The Ninth Circuit framed the issue as whether owner/operator status under CERCLA is determined at the time the cleanup costs are incurred or at the time the lawsuit is filed. Id. at 911. The Ninth Circuit considered the issue one of first impression, noting at the outset that there was “no controlling or persuasive precedent that answers the precise question before us.” Id. at 913. From the “broader context of CERCLA liability,” the court concluded that the Department’s position (that owner/operator liability is determined at the time of cleanup) was the better one. The court was particularly persuaded by CERCLA’s statute of limitations for cost recovery actions, which run either from the completion of the removal action or the initiation of the remedial action. Id. Because statutes of limitations are meant to protect defendants, the court reasoned that Congress intended the CERCLA limitations periods to protect the owner of the property at the time of cleanup. Id. According to the court, if owner/operator status is determined at the time of lawsuit, the limitations period would be ineffectual. Thus, the court reasoned, Congress must have intended owner/operator status to be determined at the time of cleanup. Hearthside was, therefore, liable. Id. at 916.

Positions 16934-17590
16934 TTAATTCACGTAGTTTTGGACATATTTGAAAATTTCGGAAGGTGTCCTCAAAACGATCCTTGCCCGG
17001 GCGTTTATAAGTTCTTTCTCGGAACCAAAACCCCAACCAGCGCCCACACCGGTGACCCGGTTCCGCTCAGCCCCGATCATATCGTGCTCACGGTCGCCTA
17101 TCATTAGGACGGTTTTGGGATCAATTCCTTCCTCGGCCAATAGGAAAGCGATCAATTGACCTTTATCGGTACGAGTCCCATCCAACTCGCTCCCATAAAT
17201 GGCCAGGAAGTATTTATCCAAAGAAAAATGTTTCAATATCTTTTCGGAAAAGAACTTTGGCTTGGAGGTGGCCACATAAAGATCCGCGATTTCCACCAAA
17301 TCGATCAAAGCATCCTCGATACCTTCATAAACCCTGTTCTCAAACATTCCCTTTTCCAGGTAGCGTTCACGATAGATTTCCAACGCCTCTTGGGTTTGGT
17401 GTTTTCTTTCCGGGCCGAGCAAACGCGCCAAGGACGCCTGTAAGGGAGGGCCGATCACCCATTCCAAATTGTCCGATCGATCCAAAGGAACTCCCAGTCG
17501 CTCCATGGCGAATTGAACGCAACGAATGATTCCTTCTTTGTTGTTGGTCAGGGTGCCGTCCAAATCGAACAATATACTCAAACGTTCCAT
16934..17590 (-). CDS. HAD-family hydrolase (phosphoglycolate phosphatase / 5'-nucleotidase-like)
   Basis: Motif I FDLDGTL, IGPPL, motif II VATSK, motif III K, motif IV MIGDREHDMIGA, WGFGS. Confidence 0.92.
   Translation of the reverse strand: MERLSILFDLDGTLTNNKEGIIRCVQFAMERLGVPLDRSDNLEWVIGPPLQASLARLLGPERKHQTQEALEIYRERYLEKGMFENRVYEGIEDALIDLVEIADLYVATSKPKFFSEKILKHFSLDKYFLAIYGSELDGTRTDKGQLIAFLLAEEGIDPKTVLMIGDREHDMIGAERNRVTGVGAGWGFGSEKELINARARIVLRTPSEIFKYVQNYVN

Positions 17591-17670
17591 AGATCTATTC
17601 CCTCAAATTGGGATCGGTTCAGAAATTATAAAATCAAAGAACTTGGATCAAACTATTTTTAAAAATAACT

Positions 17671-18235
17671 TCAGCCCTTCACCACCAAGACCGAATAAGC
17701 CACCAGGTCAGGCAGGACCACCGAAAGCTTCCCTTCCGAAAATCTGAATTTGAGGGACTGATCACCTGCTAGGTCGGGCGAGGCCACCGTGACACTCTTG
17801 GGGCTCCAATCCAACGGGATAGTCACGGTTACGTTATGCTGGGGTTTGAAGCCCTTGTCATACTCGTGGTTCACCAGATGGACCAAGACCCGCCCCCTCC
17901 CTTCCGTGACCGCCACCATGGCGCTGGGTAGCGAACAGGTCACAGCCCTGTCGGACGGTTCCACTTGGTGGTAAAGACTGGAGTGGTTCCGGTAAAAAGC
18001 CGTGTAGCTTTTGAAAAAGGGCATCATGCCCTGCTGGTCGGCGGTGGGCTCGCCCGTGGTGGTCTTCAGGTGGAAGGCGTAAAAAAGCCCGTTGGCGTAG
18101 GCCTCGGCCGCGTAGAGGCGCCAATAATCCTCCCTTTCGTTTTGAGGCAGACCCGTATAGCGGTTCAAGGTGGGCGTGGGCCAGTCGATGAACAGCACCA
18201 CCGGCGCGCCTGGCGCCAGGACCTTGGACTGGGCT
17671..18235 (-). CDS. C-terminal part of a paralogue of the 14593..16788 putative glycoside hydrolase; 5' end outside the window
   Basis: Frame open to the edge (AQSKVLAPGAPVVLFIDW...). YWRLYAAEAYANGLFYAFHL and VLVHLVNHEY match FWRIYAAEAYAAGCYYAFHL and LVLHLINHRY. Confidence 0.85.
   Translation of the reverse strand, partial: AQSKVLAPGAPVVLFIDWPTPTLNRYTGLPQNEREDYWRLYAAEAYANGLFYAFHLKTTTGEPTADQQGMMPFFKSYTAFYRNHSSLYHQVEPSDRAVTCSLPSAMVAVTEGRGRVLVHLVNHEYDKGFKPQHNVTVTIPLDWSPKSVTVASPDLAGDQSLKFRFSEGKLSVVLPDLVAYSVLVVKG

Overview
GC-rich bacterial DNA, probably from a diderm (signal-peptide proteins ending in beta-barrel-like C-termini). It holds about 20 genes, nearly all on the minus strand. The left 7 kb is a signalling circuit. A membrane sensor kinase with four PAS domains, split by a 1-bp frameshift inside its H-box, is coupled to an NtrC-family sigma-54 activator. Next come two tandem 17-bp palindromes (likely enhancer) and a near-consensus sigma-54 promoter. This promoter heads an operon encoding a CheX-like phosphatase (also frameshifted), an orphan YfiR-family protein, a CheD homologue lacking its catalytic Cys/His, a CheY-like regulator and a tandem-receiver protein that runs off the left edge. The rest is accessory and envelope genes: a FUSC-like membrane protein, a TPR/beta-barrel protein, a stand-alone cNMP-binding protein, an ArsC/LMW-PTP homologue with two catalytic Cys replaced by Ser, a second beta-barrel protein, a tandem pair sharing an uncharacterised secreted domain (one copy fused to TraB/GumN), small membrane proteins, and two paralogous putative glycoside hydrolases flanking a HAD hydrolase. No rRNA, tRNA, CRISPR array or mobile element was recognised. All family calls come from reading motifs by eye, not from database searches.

The Third Circuit dismissed the Ninth Circuit’s analysis, finding it inapplicable to the issues raised by Trainer. Trainer II, 906 F.3d at 93, n. 12. Hearthside, the Third Circuit wrote, considered which of two entities was a current owner for the purposes of Section 107(a)(1). Id. Because Trainer did not dispute that it was an owner/operator of the Site, “there was no need to turn to Hearthside to determine again whether Trainer was a current owner of the Site.” Id. Once Trainer admitted it was an owner/operator, the question was whether the language of “all costs” imposed liability for pre-acquisition costs. Id. The Third Circuit found that Hearthside gave “no guidance as to the meaning of ‘all costs’ in § 107(a),” and therefore did not and could “not stand for the proposition that it is permissible to temporally partition § 107(a)(1) liability with respect to cleanup costs.” Id.

Key Takeaway